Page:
I found Phil Ragusa most personable, honest and a man of integrity. I also found him to be concerned for the community and its residents, with ideas to make things better for all concerned. He will be truly missed for he was the voice of all we hold most dear.
God bless you, Phil, for all that you stood for, and let me also offer my heartfelt prayers for your family, who are missing you at this sad time of mourning.
Legislation introduced in the City Council this week would give the city Department of Investigation oversight over Sandy aid money.
The bill, introduced by Councilmembers Eric Ulrich (R-Ozone Park) and Mark Treyger (D-Brooklyn), would require the DOI commissioner to investigate instances of waste, fraud and abuse dealing with storm aid. The DOI would also advise the relevant agencies on practices and policies to improve the overall effectiveness of disaster recovery-related programs.
How would you spend a million dollars?
For the first time, Councilman Jimmy Van Bramer (D-Sunnyside) will host two participatory budgeting information sessions.
The New York Court of Appeals upheld a lower court decision that the Bloomberg administration exceeded its authority by passing a ban on large sugary beverages in 2012 last Thursday.
The Portion Cap Rule spearheaded by former Mayor Bloomberg and supported by current Mayor de Blasio states that certain food establishments may not sell, offer or provide a sugary drink in a cup or container that can contain more than 16 fluid ounces.
As Vision Zero meetings pick up speed around the city, residents of Maspeth gathered Monday evening in IS 73 to voice their traffic safety concerns.
Discussions of Vision Zero — Mayor de Blasio’s ambitious initiative that strives to eliminate all traffic-related deaths by 2024 — had particular meaning in Maspeth, where just weeks ago a city Sanitation worker was crushed and killed by a street sweeper.
Going back to visit their old high school is something many students do. The objective is to see their favorite teachers, administrators and friends to see what changes been implemented since their departure.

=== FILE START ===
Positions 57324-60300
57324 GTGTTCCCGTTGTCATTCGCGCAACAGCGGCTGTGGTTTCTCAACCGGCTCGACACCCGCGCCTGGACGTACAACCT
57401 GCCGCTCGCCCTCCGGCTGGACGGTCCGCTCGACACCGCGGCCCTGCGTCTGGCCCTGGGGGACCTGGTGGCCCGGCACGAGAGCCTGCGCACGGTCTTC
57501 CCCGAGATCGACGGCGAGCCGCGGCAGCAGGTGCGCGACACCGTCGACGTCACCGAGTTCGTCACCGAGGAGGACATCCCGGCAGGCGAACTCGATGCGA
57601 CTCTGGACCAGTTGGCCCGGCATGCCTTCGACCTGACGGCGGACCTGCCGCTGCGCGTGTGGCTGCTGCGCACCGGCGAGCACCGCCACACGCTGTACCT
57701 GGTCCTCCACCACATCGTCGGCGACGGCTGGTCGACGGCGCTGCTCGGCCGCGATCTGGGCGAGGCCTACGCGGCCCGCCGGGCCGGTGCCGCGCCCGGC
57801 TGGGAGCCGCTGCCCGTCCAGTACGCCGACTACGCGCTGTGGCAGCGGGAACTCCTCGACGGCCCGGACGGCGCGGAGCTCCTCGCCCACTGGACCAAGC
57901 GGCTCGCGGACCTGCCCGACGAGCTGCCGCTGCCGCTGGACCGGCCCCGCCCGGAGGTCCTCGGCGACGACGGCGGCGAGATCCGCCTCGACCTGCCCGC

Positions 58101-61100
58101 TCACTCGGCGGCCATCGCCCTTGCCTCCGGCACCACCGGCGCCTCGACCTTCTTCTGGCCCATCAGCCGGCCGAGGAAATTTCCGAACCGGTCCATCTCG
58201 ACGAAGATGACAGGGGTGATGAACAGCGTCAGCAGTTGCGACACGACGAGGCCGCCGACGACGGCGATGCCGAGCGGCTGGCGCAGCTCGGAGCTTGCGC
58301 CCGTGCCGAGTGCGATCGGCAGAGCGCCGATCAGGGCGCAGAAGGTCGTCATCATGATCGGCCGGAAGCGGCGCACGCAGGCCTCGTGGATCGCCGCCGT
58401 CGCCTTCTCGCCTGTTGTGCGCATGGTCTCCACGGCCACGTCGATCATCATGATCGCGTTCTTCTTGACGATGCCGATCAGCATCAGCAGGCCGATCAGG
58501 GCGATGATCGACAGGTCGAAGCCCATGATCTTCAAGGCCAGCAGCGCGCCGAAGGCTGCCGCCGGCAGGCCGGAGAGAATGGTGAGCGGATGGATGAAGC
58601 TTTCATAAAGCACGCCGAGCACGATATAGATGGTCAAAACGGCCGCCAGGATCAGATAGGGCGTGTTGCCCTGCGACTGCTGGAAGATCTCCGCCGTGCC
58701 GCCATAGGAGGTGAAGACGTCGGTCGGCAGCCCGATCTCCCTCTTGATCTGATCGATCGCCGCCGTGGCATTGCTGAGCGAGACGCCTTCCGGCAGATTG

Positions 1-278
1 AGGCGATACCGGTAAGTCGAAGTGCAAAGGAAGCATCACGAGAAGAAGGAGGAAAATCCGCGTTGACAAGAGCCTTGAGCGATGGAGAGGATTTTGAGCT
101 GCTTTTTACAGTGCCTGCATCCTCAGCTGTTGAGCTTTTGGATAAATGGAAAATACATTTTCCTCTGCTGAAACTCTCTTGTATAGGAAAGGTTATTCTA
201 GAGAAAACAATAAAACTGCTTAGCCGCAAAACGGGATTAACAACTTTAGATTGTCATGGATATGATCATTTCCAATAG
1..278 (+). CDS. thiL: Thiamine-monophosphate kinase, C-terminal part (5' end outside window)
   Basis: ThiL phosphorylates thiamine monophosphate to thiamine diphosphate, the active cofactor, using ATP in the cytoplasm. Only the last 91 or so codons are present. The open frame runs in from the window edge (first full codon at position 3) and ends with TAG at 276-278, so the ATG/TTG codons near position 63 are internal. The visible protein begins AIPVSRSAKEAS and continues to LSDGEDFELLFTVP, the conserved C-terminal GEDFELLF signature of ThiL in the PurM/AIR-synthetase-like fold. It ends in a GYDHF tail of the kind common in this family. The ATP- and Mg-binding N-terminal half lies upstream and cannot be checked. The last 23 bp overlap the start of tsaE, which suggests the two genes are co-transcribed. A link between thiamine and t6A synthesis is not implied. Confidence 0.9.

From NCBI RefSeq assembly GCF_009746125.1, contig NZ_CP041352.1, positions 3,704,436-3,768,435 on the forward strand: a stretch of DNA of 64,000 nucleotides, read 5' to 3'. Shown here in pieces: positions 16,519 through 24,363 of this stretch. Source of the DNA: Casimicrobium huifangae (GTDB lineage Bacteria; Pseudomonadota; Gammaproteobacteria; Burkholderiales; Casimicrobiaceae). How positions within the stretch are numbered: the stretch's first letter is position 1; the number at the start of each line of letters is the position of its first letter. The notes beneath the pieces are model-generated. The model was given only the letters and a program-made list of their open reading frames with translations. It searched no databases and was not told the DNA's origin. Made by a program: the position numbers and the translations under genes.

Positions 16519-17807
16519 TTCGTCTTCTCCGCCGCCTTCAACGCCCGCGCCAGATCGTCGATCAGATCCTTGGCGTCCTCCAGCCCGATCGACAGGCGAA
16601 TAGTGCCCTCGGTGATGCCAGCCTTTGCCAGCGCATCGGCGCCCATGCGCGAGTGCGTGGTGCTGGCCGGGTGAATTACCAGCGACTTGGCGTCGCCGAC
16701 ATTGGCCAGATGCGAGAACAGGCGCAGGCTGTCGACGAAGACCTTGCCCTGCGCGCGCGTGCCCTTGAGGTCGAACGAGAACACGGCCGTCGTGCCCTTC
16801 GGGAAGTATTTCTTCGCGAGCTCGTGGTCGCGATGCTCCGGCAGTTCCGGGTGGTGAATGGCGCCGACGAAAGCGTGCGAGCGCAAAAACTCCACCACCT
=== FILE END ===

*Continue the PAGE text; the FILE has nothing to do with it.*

Unfortunately, the new graduates of Jamaica High School will not be able to do this.
Supporters of the police tactic stop, question and frisk are getting ready to say “I told you so,” now that new statistics show a spike in shooting incidents.
According to the NYPD, shootings jumped 11 percent compared to the same time last year and this past weekend, there were 21 shootings alone, causing some to second-guess Mayor de Blasio’s decision to drop the city’s appeal against amendments added to stop and frisk.
Most parts of Queens have been fairly lucky this year when it comes to gun violence. While the city overall has seen an 11.2 percent rise in shootings so far this year compared to last, going by the latest available police statistics, and some areas have been subject to much worse, Queens has not.
In the southern part of the borough, as defined by the Police Deparment, the number of shooting incidents has gone up only 3.8 percent, from 52 to 54, as of June 22. And in the northern part, they’ve actually fallen 29.4 percent, from 17 to 12. Compare that to the Bronx, where they have jumped 25.4 percent, from 118 to 148. And none of these stats include the mayhem of last weekend, when there were 21 shootings across the city, including a fatal one in Cambria Heights.
The City Council approved municipal identification legislation last Thursday. It will be the largest program of its kind in the United States.
The bill’s goal is to expand access to city services for all residents, but most notably the estimated 500,000 undocumented immigrants here.